For those of you who’ve yet to hear, Steven Soderbergh (Ocean’s Eleven, Traffic) has made a super-sized movie — like Kill Bill, one big movie cut into two regular ones — about the legendary Che Guevara. The film, starring Benicio Del Toro, is simply called Che, with the first half being called The Argentine, the second, Guerrilla.
Check out the poster here at right; click for larger view.
Both The Argentine and Guerrilla screened at Cannes and at the time of this writing, it had not been picked up by a studio, which really hurt my feelings, because I personally am itching to see it! But as I was about to post this, my editor informed me that the NY Post [via /Film] that Magnolia Pictures has picked up the film for U.S. theatrical release. That is awesome news!
I had originally linked a bootleg trailer for Che here below, which was all I needed to see to be sold, but it seems to have been pulled down already. Oh, wait, found another one, it even looks legit, check it out below.
I know the story of Che is compelling enough, but it looks as if Soderbergh has put together an epic account of the man and with some of that sweeping, tear-worthy score going on in the background, well, tell me where I need to go to see this thing and I’ll… well, I’ll probably wait until it’s on DVD because I know it won’t likely be around here. Blast you, New Hampshire!
If you’re unfamiliar with Che Guevara, here’s a brief history lesson: Ernesto “Che” Guevara was born in 1928 and was to be a doctor. As a medical student, he and a friend embarked on a journey spanning South America on an old motorcycle to see all of the people and places they had read about, ending at a leper colony to try and help out. On this adventure, Che witnessed a lot of things he didn’t like to see among his people and within his country — this ultimately inspired him to do something about it. At one point, he met a man named Fidel Castro and helped him invade Cuba and reclaim it; helping to solidify him as a legend of guerrilla warfare and had him traveling the world as one of Castor’s main men. He eventually left Cuba and went off to try liberating more countries as he did Cuba, but in October of 1967, with the help of the C.I.A., Che Guevara was captured and executed. Some people look at him as a fallen god, some people despise the name; but whatever your view, you know and respect him as a massive name in human history.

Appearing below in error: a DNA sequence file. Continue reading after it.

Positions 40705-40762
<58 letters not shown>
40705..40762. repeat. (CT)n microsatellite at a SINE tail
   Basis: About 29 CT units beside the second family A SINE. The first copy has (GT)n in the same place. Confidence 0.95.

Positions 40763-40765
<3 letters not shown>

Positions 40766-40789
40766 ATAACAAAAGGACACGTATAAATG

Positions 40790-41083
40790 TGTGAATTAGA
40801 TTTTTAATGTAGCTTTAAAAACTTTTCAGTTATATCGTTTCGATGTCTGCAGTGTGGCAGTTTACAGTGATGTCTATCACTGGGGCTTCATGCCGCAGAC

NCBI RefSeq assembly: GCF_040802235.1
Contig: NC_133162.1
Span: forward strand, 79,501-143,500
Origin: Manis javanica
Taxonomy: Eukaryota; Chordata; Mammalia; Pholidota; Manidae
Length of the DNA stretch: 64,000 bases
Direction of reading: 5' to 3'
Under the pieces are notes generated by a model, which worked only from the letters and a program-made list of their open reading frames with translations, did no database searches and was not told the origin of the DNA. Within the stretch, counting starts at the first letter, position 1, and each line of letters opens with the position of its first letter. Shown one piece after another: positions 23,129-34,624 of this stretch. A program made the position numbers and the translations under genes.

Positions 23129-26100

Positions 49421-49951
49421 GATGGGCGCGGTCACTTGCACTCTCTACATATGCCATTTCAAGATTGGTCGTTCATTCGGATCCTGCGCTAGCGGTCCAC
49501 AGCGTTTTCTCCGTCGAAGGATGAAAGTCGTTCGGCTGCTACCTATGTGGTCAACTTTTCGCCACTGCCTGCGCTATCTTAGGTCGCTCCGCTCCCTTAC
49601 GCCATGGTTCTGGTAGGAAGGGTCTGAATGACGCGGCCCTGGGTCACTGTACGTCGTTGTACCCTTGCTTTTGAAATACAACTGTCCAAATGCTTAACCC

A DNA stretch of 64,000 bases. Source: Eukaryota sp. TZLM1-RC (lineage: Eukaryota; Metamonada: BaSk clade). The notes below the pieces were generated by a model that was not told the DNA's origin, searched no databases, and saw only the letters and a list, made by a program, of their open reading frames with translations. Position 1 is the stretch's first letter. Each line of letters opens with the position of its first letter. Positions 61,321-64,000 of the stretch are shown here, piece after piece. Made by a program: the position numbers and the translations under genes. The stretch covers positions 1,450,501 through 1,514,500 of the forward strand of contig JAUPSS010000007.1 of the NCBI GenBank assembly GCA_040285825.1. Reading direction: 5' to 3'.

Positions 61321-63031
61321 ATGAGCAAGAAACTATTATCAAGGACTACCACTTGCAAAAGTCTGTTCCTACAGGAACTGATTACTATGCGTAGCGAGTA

One thing that I strongly urge people interested in seeing this to do, is to rent/buy The Motorcycle Diaries before seeing this. I have absolutely no idea how well that they’ll tie together, but The Motorcycle Diaries is one of my favorite foreign films — directed by Walter Salles, produced by Robert Redford, and starring insanely talented Gael Garcia Bernal. It follows Che Guevara on his trip as a young medical student with his friend Alberto Granado. When I first saw it, I had no idea who Che was, but then and even now knowing more to the story behind the man, it’s a truly beautiful and remarkable movie with a brilliant score by Gustavo Santaolalla.
Below is a trailer for The Motorcycle Diaries, in case you’ve never heard of it before.
The Motorcycle Diaries is a very fine film.
Glad to hear someone else who likes it too.
I am looking forward to Soderbergh’s take on Che and Del Toro is a natural for the part.
Comment by Jerry — September 6, 2008 @ 12:40 pm
You’re kidding me, right? I realize that Guevera is the darling of those whose politics are best expressed via nifty-cool t-shirts, but please. Guevera was Castro’s primary thug, residing over and indeed participating in hundreds of summary executions. He established the Cuban gulag — you know, the labor-camp system into which Catro cast all manner of dissidents, democrats, artists, and homosexuals. Guevera was a monster, plain and simple, and it is embarrassing that you can be so cavalier about him. Are you also looking forward to those exciting biopics of Stalin and Pol Pot?
Comment by dskinner — September 6, 2008 @ 10:11 pm
Dskinner — must be a Cuban exile. Gusanos love them some rapists and torturers. Most of them get a hard on at the idea of the dictator Batista’s dungeons where he killed 20,000 people and used his BRAC secret police to terrorize the population, pull eye balls out etc.
Then came the heroic Fidel and Che and brought the people justice.
These goons got sent to the “wall” (el paredon) = what they deserved.
Hell I wish I could have been there with Che watching it while sipping a mojito.
As to your other LIES (you must work for the CANF) the camps were Military aid Production camps and military conscription was mandatory for all Cuban citizens. Take your Mafia lies back to Miami you clown :o)
Hasta la Victoria Siempre !
Comment by Mr Havana — September 7, 2008 @ 5:23 am
I’m looking forward to this because Soderbergh is at the helm – he’s a fantastic director.
Comment by Andrew — September 8, 2008 @ 1:30 pm